Many paths crossed her mind. She'd been an English major in college so long ago, where creative writing had been her major. After all these years, did she want to attend a doctoral program for the 5-7 years it would take to become a scholar and professor in English literature? (I guess not, murmured an exhausted little voice.)
For many years she'd been a free-lance journalist and editor, an experience that involved many skills: research, interviewing, story development, desktop publishing, and networking, to name a few. Her client list was really a short history of her varied experiences as a journalist, all of which had been thoroughly (emotionally and intellectually) enriching (though not financially "enriching"). Maybe Journalism School was the way? (Although she was accepted to journalism schools, she decided it wasn't exactly the answer.)
After much research and rumination, she decided that attending the College of Library Science at the University of Maryland at College Park might be a good solution. She could combine her research skills with her love of books and information and enter the area of special libraries, concentrating on cultural and communications settings. One area of interest is in news libraries, which will be the setting of her fall '98 internship. For a class this summer '98 in Special Libraries, she and two team members (dubbing themselves "The Press Room") visited and interviewed managers at 17 media libraries (newspapers, news associations, TV and radio stations). These visits were fascinating and are summarized in a Press Room Report.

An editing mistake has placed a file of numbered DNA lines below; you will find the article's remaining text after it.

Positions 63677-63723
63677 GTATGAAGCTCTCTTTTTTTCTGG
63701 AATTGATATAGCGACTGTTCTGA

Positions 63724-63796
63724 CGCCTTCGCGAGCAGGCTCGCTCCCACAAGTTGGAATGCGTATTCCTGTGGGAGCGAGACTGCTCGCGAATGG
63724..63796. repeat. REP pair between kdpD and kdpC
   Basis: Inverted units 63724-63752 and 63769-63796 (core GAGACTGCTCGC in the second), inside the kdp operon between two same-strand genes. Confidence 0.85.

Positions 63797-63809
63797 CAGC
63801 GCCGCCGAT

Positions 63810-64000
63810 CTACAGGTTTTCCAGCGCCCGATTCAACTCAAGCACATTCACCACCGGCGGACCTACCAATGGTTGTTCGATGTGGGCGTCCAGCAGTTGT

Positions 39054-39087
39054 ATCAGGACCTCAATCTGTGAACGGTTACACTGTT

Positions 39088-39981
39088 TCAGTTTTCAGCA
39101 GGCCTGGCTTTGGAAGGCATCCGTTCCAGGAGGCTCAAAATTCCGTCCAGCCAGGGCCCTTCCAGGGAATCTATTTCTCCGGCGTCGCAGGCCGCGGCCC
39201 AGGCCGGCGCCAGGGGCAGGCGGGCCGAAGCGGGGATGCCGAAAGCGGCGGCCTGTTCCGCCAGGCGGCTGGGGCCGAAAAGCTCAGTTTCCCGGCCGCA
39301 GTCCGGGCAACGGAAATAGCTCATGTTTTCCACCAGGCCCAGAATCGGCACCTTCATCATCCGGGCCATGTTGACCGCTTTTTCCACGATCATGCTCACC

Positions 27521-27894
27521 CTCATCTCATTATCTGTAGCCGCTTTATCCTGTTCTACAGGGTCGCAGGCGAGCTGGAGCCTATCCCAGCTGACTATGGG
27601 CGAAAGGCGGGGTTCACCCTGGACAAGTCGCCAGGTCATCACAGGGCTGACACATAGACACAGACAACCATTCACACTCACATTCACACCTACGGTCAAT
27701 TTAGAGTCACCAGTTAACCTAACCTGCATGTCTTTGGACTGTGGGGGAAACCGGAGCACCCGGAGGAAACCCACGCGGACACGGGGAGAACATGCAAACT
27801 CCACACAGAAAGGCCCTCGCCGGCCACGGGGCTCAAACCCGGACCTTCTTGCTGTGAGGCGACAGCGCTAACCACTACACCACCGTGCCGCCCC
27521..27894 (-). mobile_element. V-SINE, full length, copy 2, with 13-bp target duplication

Finally, she decided she needed to make another change: move away from her home of 16 years and begin a new life in the Washington, DC area. So far, despite the "challenges" (yup, that's what one of her optimistic friends calls 'em) of CLIS, UMD, DC, MD, ftp, html, 690 (and a few more initials she has forgotten at the moment), baby, she has NO REGRETS.
Speaking of the web, one of Ms. Marinelli's accomplishments during this first semester at library school was the co-creation (with a classmate) of a web project called Image and the Librarian. This megaproject, which involved doing a literature search, finding links to other sites, and scanning in great images, pushed Ms. M. towards the abyss of "html addiction." [There will be those reading these words who will understand.]
For a course that researched the "information behavior" of various groups of people, she queried storytellers from the network she had been part of in good old New England via an email survey. Another exciting project involved children's literature: picture books about Native Americans and African Americans, a very tricky subject area (as expressed in the webpage I is not for Indians).
And lastly, her library exploits involved rushing madly about the McKeldin Library reference stacks in search of thrilling yet obscure information, such as Where was Alexander Fleming buried?